Circoviruses are found in many species, including mammals, birds, lower vertebrates and invertebrates. To date, there are no reports of circovirus-induced diseases in chickens. In this study, we identified a new strain of chicken circovirus (CCV) by PacBio third-generation sequencing samples from chickens with acute gastroenteritis in a Shandong commercial broiler farm in China. The complete genome of CCV was verified by inverse PCR. Genomic analysis revealed that CCV codes two inverse open reading frames (ORFs), and a potential stem-loop structure was present at the 5′ end with a structure typical of a circular virus. Phylogenetic tree analysis showed that…

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Tuesday, April 21, 2020

A bird’s white-eye view on neosex chromosome evolution

Chromosomal organization is relatively stable among avian species, especially with regards to sex chromosomes. Members of the large Sylvioidea clade however have a pair of neo-sex chromosomes which is unique to this clade and originate from a parallel translocation of a region of the ancestral 4A chromosome on both W and Z chromosomes. Here, we took advantage of this unusual event to study the early stages of sex chromosome evolution. To do so, we sequenced a female (ZW) of two Sylvioidea species, a Zosterops borbonicus and a Z. pallidus. Then, we organized the Z. borbonicus scaffolds along chromosomes and annotated…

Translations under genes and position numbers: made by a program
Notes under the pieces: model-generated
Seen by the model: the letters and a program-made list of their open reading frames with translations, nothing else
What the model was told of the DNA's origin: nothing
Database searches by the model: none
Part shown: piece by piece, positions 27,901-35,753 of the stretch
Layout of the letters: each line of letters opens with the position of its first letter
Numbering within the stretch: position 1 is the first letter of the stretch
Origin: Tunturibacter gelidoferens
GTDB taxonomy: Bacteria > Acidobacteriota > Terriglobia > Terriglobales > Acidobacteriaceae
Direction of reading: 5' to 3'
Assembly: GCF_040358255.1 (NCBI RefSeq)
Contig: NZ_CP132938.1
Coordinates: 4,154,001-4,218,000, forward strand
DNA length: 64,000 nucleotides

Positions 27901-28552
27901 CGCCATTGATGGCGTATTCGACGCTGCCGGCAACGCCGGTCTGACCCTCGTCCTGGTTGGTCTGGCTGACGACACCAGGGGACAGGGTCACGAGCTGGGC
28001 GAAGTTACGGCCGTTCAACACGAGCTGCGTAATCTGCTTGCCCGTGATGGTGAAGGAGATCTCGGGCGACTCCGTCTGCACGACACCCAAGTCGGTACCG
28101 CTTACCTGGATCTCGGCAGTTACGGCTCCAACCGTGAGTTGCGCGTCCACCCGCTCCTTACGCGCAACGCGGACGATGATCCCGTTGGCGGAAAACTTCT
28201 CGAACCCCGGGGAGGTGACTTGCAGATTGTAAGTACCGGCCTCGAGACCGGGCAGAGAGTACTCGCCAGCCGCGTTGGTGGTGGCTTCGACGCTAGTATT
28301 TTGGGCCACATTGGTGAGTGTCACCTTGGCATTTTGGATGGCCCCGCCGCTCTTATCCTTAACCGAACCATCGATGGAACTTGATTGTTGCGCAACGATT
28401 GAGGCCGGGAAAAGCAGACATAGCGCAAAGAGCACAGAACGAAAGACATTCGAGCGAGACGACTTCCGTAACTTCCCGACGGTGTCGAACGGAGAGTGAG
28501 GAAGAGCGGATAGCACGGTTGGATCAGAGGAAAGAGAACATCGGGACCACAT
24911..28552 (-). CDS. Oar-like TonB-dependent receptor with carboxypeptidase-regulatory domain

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Tuesday, April 21, 2020

Chromosome-length haplotigs for yak and cattle from trio binning assembly of an F1 hybrid

Background Assemblies of diploid genomes are generally unphased, pseudo-haploid representations that do not correctly reconstruct the two parental haplotypes present in the individual sequenced. Instead, the assembly alternates between parental haplotypes and may contain duplications in regions where the parental haplotypes are sufficiently different. Trio binning is an approach to genome assembly that uses short reads from both parents to classify long reads from the offspring according to maternal or paternal haplotype origin, and is thus helped rather than impeded by heterozygosity. Using this approach, it is possible to derive two assemblies from an individual, accurately representing both parental contributions…